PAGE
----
These class action suits have been filed against companies such as: Urban Outfitters; IKEA; Chanel Inc.; Toys-R-Us Delaware Inc.; Oakley, Inc.; Rite Aid Corp.; Costco Wholesale Inc.; The Walt Disney Parks and Resorts; California Pizza Kitchen Inc.; El Pollo Loco; Levy Restaurants; United Artists Theatre Circuit Inc.; FedEx Kinkos Office and Print Services Inc.; Valero Energy Corp.; and Avis Rent-A-Car Systems Inc. Lawsuits are also spreading outside of
Thus far, many of the cases have survived motions to dismiss. Defendants have argued that dismissal is warranted because, while section 1681c(g) of FACTA applies to “cardholders,” private rights of action are only available to “consumers” under section 1681n of FCRA. This argument was rejected by
The success of these cases could ultimately hinge on the meaning of “willfully fails to comply” under section 1681n of FCRA. Two 9th Circuit cases (the Federal Appellate Court for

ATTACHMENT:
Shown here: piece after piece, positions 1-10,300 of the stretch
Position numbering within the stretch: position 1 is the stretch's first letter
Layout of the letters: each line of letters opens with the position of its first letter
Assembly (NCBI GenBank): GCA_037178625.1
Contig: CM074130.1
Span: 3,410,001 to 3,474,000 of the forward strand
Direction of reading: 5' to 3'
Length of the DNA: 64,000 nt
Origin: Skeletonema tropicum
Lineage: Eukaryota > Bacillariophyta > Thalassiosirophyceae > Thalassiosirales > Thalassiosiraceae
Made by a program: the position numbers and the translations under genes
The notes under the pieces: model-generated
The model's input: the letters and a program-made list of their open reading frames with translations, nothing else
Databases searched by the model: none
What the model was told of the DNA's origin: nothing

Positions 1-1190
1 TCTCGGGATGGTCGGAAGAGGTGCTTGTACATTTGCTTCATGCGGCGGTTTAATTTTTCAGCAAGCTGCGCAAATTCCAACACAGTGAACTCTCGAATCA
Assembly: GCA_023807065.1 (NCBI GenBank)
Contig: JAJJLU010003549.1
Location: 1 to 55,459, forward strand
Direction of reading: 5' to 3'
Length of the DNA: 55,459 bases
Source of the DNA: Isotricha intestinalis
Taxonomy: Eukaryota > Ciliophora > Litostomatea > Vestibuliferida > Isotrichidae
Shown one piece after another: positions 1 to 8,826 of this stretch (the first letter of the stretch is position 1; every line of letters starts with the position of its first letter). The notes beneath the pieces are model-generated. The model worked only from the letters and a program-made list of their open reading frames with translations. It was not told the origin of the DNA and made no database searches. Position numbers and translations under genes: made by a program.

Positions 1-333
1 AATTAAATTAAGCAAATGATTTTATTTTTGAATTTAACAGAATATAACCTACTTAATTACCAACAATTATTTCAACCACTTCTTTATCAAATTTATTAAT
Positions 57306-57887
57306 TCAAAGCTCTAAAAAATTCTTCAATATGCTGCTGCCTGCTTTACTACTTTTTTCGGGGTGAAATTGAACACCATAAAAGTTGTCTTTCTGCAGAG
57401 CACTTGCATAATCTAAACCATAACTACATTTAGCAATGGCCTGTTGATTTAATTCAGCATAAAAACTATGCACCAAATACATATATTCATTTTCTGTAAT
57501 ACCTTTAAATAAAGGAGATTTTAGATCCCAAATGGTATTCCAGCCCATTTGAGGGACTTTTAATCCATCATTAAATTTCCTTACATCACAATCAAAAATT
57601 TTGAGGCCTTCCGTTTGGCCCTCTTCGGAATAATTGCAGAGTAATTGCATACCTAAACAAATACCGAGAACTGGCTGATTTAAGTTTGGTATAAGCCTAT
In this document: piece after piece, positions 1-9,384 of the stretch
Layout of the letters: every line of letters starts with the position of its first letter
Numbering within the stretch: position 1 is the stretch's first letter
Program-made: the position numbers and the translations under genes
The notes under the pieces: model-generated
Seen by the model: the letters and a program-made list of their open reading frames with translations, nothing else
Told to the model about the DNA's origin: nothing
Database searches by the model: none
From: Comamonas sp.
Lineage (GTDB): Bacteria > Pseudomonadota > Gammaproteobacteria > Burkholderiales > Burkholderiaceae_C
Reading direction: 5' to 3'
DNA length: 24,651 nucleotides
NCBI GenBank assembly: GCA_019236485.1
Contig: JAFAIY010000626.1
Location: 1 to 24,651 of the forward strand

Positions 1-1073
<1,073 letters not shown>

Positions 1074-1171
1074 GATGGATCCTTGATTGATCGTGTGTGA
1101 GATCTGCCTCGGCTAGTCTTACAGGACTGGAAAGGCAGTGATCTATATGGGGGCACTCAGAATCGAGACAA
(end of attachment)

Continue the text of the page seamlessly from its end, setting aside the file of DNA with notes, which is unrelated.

In sum, if a company knowingly and intentionally performs an act that violates FCRA, either knowing that the action violates the rights of consumers or in reckless disregard of those rights, the company will be liable under 15 U.S.C. § 1681n for willfully violating consumers’ rights. A company will not have acted in reckless disregard of a consumers’ rights if it has diligently and in good faith attempted to fulfill its statutory obligations and to determine the correct legal meaning of the statute and has thereby come to a tenable, albeit erroneous, interpretation of the statute. In contrast, neither a deliberate failure to determine the extent of its obligations nor reliance on creative lawyering that provides indefensible answers will ordinarily be sufficient to avoid a conclusion that a company acted with willful disregard of FCRA’s requirement. Reliance on such implausible interpretations may constitute reckless disregard for the law and therefore amount to a willful violation of the law (emphasis added).